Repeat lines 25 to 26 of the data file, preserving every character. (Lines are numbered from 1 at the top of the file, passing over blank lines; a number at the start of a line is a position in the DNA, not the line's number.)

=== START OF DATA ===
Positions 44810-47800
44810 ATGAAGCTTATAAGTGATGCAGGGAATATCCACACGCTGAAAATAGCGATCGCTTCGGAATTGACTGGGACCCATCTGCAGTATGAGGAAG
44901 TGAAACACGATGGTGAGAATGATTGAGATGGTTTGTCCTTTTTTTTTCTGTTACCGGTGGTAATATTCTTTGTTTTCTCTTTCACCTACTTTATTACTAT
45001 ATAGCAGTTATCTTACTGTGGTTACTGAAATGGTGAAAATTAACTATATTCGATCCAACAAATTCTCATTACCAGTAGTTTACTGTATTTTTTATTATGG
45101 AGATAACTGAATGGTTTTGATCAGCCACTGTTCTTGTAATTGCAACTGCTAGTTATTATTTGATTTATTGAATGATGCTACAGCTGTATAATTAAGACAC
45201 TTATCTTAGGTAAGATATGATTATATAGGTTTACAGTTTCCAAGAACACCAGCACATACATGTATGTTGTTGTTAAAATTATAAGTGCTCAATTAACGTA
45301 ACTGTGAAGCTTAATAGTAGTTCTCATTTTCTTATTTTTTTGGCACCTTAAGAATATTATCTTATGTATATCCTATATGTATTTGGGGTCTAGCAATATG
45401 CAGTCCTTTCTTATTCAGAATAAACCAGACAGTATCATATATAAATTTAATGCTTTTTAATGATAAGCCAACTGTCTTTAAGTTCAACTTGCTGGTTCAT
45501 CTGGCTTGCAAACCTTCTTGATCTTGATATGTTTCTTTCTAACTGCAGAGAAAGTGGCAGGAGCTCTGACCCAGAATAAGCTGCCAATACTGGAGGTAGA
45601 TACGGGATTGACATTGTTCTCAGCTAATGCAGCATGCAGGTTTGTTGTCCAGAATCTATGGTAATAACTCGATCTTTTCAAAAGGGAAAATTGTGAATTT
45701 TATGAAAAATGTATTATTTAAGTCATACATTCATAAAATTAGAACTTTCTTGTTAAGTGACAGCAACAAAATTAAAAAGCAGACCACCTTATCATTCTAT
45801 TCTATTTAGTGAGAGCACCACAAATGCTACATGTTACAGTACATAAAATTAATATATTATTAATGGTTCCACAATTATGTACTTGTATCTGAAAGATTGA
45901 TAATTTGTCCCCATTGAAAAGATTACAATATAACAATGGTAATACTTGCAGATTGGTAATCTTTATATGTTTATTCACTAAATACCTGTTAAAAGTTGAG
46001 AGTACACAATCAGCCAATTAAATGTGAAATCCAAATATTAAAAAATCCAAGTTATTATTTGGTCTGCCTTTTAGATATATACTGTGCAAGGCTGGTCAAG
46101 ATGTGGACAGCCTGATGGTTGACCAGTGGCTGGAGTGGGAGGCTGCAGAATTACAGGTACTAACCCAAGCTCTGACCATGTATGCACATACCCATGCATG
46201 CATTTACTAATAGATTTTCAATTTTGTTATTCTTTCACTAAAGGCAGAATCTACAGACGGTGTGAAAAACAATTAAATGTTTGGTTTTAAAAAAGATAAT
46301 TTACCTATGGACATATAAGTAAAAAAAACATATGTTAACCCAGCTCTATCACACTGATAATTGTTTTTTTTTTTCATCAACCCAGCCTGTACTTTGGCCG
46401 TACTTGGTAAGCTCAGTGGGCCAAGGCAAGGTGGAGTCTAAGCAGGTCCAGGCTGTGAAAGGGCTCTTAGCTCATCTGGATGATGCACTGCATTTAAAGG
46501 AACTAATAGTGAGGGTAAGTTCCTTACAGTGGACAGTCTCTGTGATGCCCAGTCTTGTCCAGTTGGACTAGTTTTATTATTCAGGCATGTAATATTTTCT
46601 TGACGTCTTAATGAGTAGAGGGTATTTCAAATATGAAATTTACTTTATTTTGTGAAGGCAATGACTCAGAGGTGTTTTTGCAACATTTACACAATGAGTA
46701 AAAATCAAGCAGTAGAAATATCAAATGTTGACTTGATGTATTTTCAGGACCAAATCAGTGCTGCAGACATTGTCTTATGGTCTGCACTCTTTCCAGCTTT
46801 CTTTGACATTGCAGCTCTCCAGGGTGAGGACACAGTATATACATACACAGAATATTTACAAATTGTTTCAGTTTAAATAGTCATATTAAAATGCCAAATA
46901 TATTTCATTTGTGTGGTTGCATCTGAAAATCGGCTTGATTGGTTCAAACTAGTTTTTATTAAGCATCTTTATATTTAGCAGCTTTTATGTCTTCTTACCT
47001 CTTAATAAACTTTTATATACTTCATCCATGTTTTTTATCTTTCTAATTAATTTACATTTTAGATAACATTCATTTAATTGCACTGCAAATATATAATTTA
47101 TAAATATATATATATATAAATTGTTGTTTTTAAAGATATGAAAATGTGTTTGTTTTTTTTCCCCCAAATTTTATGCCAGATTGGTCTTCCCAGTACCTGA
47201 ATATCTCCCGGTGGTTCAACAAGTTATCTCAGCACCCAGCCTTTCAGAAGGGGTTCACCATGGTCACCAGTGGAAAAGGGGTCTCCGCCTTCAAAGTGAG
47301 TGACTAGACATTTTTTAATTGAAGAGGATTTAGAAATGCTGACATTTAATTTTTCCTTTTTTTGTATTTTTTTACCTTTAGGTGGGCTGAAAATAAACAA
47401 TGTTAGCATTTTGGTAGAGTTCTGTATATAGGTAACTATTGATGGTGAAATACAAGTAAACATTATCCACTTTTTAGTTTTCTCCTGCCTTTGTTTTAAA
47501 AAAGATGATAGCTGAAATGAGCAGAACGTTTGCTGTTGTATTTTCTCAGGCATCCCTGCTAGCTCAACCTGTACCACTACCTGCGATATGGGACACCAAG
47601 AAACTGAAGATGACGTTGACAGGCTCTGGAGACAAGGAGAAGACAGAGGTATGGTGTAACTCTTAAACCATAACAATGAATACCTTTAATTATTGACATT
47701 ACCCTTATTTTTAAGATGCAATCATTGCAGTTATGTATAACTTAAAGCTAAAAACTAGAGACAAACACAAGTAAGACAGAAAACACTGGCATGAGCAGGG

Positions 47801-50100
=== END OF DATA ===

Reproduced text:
47101 TAAATATATATATATATAAATTGTTGTTTTTAAAGATATGAAAATGTGTTTGTTTTTTTTCCCCCAAATTTTATGCCAGATTGGTCTTCCCAGTACCTGA
47201 ATATCTCCCGGTGGTTCAACAAGTTATCTCAGCACCCAGCCTTTCAGAAGGGGTTCACCATGGTCACCAGTGGAAAAGGGGTCTCCGCCTTCAAAGTGAG